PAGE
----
Does DevOps Belong in Your Team Collaboration Strategy?


If you regularly read ThreeWill blogs, you’ve probably noticed many blogs have focused on collaboration-related topics.  If you’ve worked with ThreeWill or have seen much of our web site, you know that collaboration is in our “DNA”.  My recent blogs have covered mainly tactical areas for team collaboration, including task management and modern meetings. However, in this blog, I’m focusing on a more strategic area of collaboration that has emerged over the past few years to become a key approach for companies developing software or providing services based on software to maintain competitiveness in the ever-accelerating pace of innovation in today’s business environment.

I’m talking about “DevOps”. If the title of my blog caught your attention and your organization is responsible for delivering software-based solutions, I’ll admit upfront that the answer is “yes.” But, I hope you’ll read on for the “why” and “how” for that answer, or read on if you are new to DevOps and need to understand DevOps fundamentals.

Remind me again…what is DevOps and why should I care?

Most people trace the beginning of DevOps to an inaugural DevOpsDays conference in 2009. In the span of the last ten years, DevOps principles have come to be widely embraced by companies across multiple industries. Some of the “big names” include Amazon, Netflix, Target, Walmart, Nordstrom, Etsy, Facebook, Fidelity Investments and many others.  However, with its focus on delivering value to customers, DevOps is being leveraged by companies of all sizes and the maturity level in implementing DevOps principles is accelerating. A recent well-known DevOps-focused industry survey (The 2019 Accelerate State of DevOps: Elite performance, productivity, and scaling) claims that “DevOps has crossed the chasm” as a mainstream initiative with 88% of organizations classified as at least “medium performers” and the number of “elite” performers increasing from 7% of all respondents in 2018 to 20% in 2019 [1].

So, what exactly is DevOps, what is motivating companies to jump on this bandwagon, and why is it a great topic for a blog on team collaboration?

While there is no universally accepted definition of DevOps, I like the very concise definition provided by Microsoft’s Donovan Brown: “DevOps is the union of people, process, and products to enable continuous delivery of value to our end users.” [2] In this context, “value” is derived from the software being delivered to customers and continuous delivery means new features have a much smaller time to market. DevOps is literally a set of principles aimed at (and based on) collaboration of two key elements of the software delivery “value stream”, i.e., “Dev” meaning “Development” and “Ops” meaning “Operations”.

Put another way, DevOps aims to knock down silos between teams of people developing software (Dev) and teams of people responsible for the operational aspects of release and deployment of the software produced by Dev teams. So, the very foundation of DevOps is provided by a culture of collaboration between these teams. A common visualization of DevOps is shown in the figure below. In this figure, Dev and Ops team members collaborate on a continuous process for delivering software value.



DevOps principles, like many of the principles associated with Agile software development, have roots in “lean thinking” which originated in the 1980’s manufacturing industry. Lean thinking promotes customer value, flow of the customer value stream, respect for people and culture, elimination of waste, and continuous improvement. Because of this common heritage, there is huge potential for people to be confused about Agile vs. DevOps principles and practices. There are multiple resources available covering similarities and differences between Agile and DevOps [4,5].  Probably the most succinct comparison I’ve seen is: “Agile can be viewed as addressing communication gaps between customers and developers, while DevOps addresses gaps between developers and IT operations / infrastructure.” [6]. Consequently, many enterprises aim to apply both sets of principles for their customer value streams.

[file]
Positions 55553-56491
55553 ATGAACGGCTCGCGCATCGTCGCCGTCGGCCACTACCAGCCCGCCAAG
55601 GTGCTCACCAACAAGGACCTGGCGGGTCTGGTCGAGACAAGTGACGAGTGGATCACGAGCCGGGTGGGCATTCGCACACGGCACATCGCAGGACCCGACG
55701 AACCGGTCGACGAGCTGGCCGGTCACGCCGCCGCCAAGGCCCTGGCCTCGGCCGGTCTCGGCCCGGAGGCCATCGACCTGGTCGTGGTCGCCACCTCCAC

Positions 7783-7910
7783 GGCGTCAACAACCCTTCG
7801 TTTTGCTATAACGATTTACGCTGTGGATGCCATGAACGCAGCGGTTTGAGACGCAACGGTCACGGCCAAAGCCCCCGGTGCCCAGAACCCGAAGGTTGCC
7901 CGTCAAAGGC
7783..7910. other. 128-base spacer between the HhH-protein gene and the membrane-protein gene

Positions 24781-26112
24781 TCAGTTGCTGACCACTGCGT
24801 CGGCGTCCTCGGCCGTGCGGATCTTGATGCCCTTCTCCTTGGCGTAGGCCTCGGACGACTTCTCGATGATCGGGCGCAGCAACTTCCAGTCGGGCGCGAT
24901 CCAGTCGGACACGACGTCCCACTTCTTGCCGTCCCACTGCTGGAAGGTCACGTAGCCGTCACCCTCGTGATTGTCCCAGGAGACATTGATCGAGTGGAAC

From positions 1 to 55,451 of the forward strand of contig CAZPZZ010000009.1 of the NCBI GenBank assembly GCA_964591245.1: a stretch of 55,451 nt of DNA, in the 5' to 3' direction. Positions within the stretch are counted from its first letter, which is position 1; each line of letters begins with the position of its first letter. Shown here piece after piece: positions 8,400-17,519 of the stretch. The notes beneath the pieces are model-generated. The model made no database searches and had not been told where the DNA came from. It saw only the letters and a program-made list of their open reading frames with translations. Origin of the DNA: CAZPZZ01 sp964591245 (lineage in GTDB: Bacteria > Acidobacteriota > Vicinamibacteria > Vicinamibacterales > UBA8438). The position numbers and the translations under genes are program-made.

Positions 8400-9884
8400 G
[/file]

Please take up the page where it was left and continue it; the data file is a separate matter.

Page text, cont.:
The motivation to jump on the “DevOps bandwagon” is directly related to competitiveness and is being driven by the potential for faster time to market for new applications or new features in existing applications, higher release/deployment frequency, lower failure rates of releases, faster implementation of fixes, and faster recovery times in the event of system outages. The attraction to adopt DevOps principles is also being enhanced by the alignment of several relatively recent factors, including growing ubiquity of virtualized cloud-based infrastructure, previous familiarity with agile/lean principles, growing body of DevOps best practices, wider availability and selection of tools for configuration management, data center automation, test automation, continuous integration, and team collaboration tools. The concept of rapid/continuous delivery of software to customers is nowhere more prevalent than in today’s modern cloud environments.  Users of Microsoft 365 certainly understand this as they see new features released on a seemingly daily basis.

What collaboration means in DevOps

Based on the above mention of continuous delivery and customer value streams, you might assume that DevOps collaboration is all about automating the steps in that value stream. To be sure, there is a plethora of tools to support DevOps and automate processes.  In fact, there is a specific term used to refer to the combination of automation areas and related tools for DevOps called a “Toolchain”. Although not the focus of this article, a typical DevOps toolchain and a list (not exhaustive) of some available tools are shown in the figure below.